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Protest Suspension: Shi’ites Disowns Statement, Says No Going Back On Protest

The Islamic Movement of Nigeria, IMN, otherwise called Shiites, has dissociated itself from the initial statement calling for the temporary suspension of the protest issued by one of its members.

The Shiites said that the opinions and position of the Movement were not represented in the statement issued by Malam Ibrahim Musa.

In a statement issued by Abdullahi Muhammad Musa, for the Academic Forum, the Forum of the Sisters and Abul-Fadl, the Movement said they would continue their protest for the unconditional release of their leader Sheikh Ibraheem El Zakzaky and his wife.

The statement says: “On July 31, 2019, a press statement entitled” We are temporarily suspending our street protests “and signed by Malam Ibrahim Musa, president of the Islamic Movement Media Forum in Nigeria, went viral.

“The article was published and transmitted by numerous media, both local and international. In the statement, it was written that “this was primarily to create openings in problem solving, especially the judicial case instituted by our attorneys in the federal government’s ban order this week.”

He also stated that “if there are any protests occurring anywhere in the country, it may be that this notice has not reached people in the field or that this message is misunderstood or that there are some security agents behind it. ”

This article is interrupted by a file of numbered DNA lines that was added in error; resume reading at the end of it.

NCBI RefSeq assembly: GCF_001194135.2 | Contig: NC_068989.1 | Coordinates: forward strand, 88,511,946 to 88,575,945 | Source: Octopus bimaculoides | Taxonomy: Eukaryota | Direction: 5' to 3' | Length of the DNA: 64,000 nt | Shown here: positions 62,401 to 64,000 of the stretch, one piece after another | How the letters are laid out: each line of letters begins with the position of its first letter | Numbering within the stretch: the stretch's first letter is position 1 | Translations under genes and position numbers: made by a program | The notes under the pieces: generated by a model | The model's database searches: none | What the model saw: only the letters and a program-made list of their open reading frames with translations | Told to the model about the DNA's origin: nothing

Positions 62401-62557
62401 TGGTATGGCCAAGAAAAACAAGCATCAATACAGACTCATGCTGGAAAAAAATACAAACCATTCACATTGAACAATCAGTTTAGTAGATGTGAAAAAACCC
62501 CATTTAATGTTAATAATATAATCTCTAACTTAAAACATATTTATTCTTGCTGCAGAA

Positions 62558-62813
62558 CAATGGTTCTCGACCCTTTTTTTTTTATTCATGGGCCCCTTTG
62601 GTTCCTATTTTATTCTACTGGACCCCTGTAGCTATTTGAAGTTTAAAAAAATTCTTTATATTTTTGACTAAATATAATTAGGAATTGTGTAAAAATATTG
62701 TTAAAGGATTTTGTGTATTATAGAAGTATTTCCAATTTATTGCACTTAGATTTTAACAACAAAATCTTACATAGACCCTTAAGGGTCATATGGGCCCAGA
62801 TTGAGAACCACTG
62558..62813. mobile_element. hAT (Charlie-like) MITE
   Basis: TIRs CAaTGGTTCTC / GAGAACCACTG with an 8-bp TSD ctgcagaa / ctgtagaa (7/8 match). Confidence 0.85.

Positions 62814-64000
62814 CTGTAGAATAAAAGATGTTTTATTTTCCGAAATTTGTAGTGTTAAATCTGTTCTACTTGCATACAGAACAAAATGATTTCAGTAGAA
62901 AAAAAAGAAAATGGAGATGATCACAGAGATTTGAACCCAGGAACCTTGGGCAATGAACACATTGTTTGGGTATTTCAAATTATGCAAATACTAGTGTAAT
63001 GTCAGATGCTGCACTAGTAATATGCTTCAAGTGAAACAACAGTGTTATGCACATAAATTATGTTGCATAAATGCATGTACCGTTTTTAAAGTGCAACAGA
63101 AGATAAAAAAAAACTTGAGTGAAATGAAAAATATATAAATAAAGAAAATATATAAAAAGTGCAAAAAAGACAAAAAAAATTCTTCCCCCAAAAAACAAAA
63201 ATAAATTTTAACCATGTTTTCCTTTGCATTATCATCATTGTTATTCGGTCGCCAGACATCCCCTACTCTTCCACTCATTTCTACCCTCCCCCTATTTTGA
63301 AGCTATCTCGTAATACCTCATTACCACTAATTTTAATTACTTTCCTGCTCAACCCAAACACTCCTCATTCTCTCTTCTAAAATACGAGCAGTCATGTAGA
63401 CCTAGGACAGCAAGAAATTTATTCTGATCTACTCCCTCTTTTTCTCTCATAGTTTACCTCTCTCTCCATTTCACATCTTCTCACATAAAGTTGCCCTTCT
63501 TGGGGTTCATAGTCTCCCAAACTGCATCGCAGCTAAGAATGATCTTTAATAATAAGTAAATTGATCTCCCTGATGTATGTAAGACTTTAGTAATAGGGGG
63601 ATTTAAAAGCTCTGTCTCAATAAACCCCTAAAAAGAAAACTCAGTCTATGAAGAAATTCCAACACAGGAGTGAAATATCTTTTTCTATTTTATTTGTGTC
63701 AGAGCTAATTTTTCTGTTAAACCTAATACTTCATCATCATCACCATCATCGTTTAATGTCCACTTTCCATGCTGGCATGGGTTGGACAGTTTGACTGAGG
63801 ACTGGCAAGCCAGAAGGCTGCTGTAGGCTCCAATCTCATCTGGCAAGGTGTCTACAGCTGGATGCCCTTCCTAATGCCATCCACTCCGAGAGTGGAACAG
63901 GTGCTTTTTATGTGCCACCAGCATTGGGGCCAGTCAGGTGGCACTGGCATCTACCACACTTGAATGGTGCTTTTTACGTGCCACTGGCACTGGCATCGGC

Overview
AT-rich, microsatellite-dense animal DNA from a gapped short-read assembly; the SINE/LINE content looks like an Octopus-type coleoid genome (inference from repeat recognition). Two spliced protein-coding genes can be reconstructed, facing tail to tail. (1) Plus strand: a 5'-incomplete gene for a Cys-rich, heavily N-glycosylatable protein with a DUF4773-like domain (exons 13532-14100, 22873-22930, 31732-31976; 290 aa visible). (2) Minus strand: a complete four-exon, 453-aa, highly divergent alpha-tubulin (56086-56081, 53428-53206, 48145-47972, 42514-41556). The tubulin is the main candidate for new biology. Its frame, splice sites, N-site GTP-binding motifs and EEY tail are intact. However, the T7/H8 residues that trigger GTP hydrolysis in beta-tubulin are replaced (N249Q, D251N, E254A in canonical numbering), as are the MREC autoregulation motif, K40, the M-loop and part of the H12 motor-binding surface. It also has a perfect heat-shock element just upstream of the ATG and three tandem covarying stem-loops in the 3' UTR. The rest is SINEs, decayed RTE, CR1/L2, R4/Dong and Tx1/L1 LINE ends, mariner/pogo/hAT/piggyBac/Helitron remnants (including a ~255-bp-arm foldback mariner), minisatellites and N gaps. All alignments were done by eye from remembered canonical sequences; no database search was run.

“First of all, we would like to state for the record that, apart from the members of the media forum, none of us were informed of this before seeing it in the newspapers and online.

Secondly, it is assumed that the Islamic Movement’s media forum consists of journalists and, therefore, does not participate in the organization of our ceremonies, our protests or legal activities, among others.

“Thirdly, no decision of the Islamic Movement in Nigeria has been communicated on the page of a newspaper.

“Contrary to what the statement may imply; It is important to keep in mind that the ban order was not an act of the Federal Republic of Nigeria, but of some Federal Superior Court in the capital, Abuja.

“Keep in mind that the courts do not make laws, the National Assembly does; And there is a process involved. According to the Constitution, even the president lacks the legal authority to simply pronounce edicts in law; Nigeria is not an absolute monarchy. More preeminently, the right to protest peacefully is enshrined in the Constitution of Nigeria. Impunity is not.

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